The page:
mozdev Downed by Denial of Service Attack
Saturday July 5th, 2003
Pete Collins of mozdev wrote in to tell us why the site has been unavailable since yesterday. It appears that mozdev was hit with a massive denial of service attack targetting the Bugzilla and CVSweb CGI scripts. Pete and the mozdev team are working hard to bring the site back up and they plan to report this incident to the FBI. If anyone has any information about the attack, get in touch with Pete at email@example.com.
Update! Pete writes in: "People are coming forward to help out from all over the globe. Some are providing some tips about the attackers, others analysis of the logs and possible exploit used. Once again the community rises up to help out.
"In the mean time I have mozdev here in my basement and am working on getting the data over to the new server which we just purchased w/ donations the community has given mozdev.
"The worst case scenario is I'll have mozdev back up in days (I hope) w/ CVS and some other minimal services. We can't use the old system anymore. It is running an OS that is very old and is the root of our problems."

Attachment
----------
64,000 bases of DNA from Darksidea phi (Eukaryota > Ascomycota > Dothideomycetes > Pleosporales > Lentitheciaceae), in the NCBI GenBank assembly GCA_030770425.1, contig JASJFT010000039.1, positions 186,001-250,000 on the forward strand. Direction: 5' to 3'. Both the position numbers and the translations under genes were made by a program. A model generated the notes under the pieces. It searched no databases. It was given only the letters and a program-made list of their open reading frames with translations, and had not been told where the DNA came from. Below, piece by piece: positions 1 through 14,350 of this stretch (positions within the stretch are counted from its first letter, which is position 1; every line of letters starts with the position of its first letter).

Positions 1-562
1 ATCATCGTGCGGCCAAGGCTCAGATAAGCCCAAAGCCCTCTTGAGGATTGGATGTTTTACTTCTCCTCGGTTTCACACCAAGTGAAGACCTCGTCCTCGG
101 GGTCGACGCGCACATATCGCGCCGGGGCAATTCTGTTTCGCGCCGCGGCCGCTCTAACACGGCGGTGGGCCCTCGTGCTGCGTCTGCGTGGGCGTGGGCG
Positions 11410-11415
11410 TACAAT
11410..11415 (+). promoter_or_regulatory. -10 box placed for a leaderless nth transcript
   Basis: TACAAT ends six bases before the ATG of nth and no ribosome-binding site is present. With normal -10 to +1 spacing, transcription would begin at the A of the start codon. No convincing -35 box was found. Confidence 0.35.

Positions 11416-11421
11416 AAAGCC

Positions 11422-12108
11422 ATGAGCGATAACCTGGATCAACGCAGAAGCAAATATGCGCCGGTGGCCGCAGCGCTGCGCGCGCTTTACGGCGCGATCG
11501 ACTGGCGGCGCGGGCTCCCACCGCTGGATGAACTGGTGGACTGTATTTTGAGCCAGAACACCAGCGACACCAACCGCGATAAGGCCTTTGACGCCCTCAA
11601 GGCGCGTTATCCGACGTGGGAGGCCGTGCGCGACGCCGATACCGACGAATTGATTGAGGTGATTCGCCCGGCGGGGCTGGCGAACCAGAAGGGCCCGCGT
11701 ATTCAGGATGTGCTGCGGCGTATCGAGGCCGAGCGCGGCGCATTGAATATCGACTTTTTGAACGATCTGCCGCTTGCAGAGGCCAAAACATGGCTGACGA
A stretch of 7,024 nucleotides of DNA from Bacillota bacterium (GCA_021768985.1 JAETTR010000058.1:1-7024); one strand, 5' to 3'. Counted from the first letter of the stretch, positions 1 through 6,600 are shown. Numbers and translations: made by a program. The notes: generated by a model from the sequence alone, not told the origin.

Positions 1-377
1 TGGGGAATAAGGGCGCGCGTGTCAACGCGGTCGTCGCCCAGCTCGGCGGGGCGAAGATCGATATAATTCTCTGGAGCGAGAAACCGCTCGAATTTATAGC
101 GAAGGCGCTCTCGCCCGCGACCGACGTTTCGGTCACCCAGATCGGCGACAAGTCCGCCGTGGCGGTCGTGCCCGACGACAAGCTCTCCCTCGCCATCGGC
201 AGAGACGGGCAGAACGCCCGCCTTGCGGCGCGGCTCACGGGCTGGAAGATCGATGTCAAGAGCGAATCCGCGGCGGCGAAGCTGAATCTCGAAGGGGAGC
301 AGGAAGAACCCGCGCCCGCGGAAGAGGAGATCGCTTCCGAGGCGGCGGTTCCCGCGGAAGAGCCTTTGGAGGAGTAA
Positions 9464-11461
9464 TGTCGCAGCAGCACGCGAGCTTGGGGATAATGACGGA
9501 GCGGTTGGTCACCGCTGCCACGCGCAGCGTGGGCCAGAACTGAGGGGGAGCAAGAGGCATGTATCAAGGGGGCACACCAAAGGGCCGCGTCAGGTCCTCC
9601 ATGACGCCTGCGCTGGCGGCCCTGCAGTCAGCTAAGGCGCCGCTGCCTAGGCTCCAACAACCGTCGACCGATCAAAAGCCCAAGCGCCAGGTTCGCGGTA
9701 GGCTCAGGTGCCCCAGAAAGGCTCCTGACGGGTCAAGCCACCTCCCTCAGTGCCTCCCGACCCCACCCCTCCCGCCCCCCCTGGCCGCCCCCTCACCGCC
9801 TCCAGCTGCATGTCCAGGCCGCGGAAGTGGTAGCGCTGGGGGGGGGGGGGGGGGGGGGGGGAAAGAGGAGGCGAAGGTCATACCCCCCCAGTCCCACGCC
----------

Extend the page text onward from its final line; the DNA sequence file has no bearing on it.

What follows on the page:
#26 Re: I wonder if there is a tracking technology to
by wvh <firstname.lastname@example.org>
Tuesday July 8th, 2003 7:50 AM
You are replying to this message
That's not possible, really. You'd have to sniff and track all major internet backbones, trace it further to smaller routers, determine the ISP from a part of the originating packets, and hope for help. Most likely, you'd find a compromised server. And don't forget the packets in most DoS attacks are spoofed.
You can't just catch a hacker (/cracker). If he's smart, he'll connect through a bunch of hacked systems in several locations to shield himself off. Something that takes out a whole machine on a fast net connection, is most likely not just a dude with a broadband internet connection, from that home connection.
Even when you manage to trace him back all the way to the first system he uses to operate through, that would be a 'secure root' (a very low maintenance hacked box) that doesn't log his presence at all, and if he doesn't log into it anymore (he could be using proxies...), there's no way you'll ever track down his home ip.
That's ofcourse assuming it's a smarter individual, instead of a dumbass script kiddie... Still, a DoS attack of an opensource site is a pretty lame thing to do.